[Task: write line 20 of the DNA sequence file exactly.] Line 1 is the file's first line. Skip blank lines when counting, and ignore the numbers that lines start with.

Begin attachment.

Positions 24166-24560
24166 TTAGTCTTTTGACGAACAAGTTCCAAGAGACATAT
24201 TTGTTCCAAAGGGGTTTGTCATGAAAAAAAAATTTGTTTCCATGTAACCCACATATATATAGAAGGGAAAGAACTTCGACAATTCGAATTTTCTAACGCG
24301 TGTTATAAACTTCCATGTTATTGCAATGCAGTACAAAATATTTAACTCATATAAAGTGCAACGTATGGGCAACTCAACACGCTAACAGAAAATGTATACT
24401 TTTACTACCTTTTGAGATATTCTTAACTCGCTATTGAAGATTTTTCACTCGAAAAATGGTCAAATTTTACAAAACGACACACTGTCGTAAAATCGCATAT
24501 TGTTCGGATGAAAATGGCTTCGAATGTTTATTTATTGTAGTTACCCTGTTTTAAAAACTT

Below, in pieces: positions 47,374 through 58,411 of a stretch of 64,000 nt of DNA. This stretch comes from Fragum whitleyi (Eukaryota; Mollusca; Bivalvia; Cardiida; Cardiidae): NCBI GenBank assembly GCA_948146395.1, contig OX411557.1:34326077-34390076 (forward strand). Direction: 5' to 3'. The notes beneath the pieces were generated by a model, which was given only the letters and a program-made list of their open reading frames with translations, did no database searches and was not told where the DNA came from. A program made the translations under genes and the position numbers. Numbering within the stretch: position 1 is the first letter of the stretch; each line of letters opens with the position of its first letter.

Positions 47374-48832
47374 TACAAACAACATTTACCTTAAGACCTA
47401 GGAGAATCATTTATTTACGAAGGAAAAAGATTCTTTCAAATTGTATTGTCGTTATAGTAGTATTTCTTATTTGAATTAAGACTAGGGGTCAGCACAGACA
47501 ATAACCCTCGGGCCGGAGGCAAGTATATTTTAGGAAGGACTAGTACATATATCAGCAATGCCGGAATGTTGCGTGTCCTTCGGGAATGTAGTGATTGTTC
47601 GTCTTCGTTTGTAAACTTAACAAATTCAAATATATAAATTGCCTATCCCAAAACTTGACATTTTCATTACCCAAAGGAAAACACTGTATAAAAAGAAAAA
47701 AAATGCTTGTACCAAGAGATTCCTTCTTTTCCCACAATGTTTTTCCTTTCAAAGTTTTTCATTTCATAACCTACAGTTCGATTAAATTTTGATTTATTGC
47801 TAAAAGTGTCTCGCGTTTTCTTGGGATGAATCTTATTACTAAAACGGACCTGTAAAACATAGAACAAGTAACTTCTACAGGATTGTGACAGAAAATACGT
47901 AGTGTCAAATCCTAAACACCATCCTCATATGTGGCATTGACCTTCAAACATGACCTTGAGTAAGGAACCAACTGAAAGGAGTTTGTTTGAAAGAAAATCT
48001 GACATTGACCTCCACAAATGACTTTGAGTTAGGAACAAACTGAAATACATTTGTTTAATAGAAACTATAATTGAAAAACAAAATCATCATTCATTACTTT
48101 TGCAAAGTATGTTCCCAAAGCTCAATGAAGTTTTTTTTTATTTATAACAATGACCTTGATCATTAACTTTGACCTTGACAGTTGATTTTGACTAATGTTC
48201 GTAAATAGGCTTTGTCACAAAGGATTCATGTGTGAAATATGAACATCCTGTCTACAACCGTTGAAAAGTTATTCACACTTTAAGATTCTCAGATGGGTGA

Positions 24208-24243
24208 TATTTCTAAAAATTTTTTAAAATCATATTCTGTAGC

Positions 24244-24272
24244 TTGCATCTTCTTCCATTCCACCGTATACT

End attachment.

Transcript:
24208 TATTTCTAAAAATTTTTTAAAATCATATTCTGTAGC